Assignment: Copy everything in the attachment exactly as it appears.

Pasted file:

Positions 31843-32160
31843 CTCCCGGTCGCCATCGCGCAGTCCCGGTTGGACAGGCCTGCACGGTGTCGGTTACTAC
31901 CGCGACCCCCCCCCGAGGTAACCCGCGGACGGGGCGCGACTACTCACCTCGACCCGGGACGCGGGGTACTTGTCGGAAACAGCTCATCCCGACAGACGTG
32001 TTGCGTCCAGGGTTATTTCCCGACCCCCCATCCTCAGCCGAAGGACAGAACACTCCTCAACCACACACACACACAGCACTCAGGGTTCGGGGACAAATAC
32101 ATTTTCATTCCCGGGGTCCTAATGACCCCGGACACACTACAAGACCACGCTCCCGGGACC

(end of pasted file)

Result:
Positions 31843-32160
31843 CTCCCGGTCGCCATCGCGCAGTCCCGGTTGGACAGGCCTGCACGGTGTCGGTTACTAC
31901 CGCGACCCCCCCCCGAGGTAACCCGCGGACGGGGCGCGACTACTCACCTCGACCCGGGACGCGGGGTACTTGTCGGAAACAGCTCATCCCGACAGACGTG
32001 TTGCGTCCAGGGTTATTTCCCGACCCCCCATCCTCAGCCGAAGGACAGAACACTCCTCAACCACACACACACACAGCACTCAGGGTTCGGGGACAAATAC
32101 ATTTTCATTCCCGGGGTCCTAATGACCCCGGACACACTACAAGACCACGCTCCCGGGACC